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The Sage Handbook of Quali ta ti ve Research (Third Edi tion) states

the following in its preface: There continue to be mUltiple social science and humanities audiences for this Handbook: graduate students who want to learn how to do qualitative research, interested faculty hoping to become better informed about the field, individuals working in policy settings who understand the value of qualitative research methodologies and want to learn about the latest developments in the field, and faculty who are experts in one or more areas covered by the Handbook but who also want to be informed about the most recent developments in the field. We never imagined these audiences would be so large. Nor did we imagine that the Handbook would become a text used in undergraduate and graduate research methods courses, but it did. In 2003, we created from the Handbook's second edition three new paperback volumes for classroom use: The Landscape of Qualitative Research, Strategies of Qualitative Inquiry, and Collecting and Interpreting Qualitative Materials. [Pls. Ex. 267 at ix-x]. These statements demonstrate that the Sage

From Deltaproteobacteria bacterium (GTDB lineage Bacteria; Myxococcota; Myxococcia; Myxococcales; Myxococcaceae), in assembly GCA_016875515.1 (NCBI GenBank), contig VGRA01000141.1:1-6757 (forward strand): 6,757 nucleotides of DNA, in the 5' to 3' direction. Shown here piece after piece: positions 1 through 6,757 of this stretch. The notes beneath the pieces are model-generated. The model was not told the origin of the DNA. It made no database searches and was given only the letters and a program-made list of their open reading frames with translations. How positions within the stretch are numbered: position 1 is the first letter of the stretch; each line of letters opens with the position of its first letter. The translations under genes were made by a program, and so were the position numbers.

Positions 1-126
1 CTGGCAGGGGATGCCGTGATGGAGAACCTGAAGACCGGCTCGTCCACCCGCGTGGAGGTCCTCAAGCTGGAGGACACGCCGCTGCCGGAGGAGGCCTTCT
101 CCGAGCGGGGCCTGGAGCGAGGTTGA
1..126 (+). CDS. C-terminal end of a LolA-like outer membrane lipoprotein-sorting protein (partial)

Handbooks of Qualitative Research are not intended solely for use by

students in a course.
Utilization-Focused Evaluation (Third Edition) is a book which

"tells readers how to conduct program evaluations and why to conduct them in the manner prescribed." [Pls. Ex. 316 at xv]. The book

advocates the evaluation of government and institutional programs by users of the programs. It also offers suggestions for designing and Based on the content of the the Court infers "the evaluation

implementing user-based evaluations.

book, and comments in the preface by the author, that this is a book intended for persons in

profession" which would include,

but by no means is limited to, It is also a resource for For example, the